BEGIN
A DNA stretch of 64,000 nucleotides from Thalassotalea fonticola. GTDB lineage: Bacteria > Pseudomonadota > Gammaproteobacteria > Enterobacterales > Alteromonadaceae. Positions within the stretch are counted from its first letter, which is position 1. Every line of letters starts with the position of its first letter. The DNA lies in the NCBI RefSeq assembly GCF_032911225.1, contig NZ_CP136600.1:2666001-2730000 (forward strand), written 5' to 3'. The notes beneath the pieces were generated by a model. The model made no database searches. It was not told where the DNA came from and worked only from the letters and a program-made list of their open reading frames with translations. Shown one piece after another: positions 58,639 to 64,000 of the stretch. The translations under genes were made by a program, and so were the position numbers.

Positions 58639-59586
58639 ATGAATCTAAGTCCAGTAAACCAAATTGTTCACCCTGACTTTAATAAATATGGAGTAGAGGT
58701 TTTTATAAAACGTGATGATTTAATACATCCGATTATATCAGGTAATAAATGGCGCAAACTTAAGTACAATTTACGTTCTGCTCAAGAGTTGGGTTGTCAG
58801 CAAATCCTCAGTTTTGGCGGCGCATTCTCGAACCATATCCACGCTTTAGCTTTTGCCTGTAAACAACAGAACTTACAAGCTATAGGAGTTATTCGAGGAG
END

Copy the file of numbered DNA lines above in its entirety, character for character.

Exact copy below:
A DNA stretch of 64,000 nucleotides from Thalassotalea fonticola. GTDB lineage: Bacteria > Pseudomonadota > Gammaproteobacteria > Enterobacterales > Alteromonadaceae. Positions within the stretch are counted from its first letter, which is position 1. Every line of letters starts with the position of its first letter. The DNA lies in the NCBI RefSeq assembly GCF_032911225.1, contig NZ_CP136600.1:2666001-2730000 (forward strand), written 5' to 3'. The notes beneath the pieces were generated by a model. The model made no database searches. It was not told where the DNA came from and worked only from the letters and a program-made list of their open reading frames with translations. Shown one piece after another: positions 58,639 to 64,000 of the stretch. The translations under genes were made by a program, and so were the position numbers.

Positions 58639-59586
58639 ATGAATCTAAGTCCAGTAAACCAAATTGTTCACCCTGACTTTAATAAATATGGAGTAGAGGT
58701 TTTTATAAAACGTGATGATTTAATACATCCGATTATATCAGGTAATAAATGGCGCAAACTTAAGTACAATTTACGTTCTGCTCAAGAGTTGGGTTGTCAG
58801 CAAATCCTCAGTTTTGGCGGCGCATTCTCGAACCATATCCACGCTTTAGCTTTTGCCTGTAAACAACAGAACTTACAAGCTATAGGAGTTATTCGAGGAG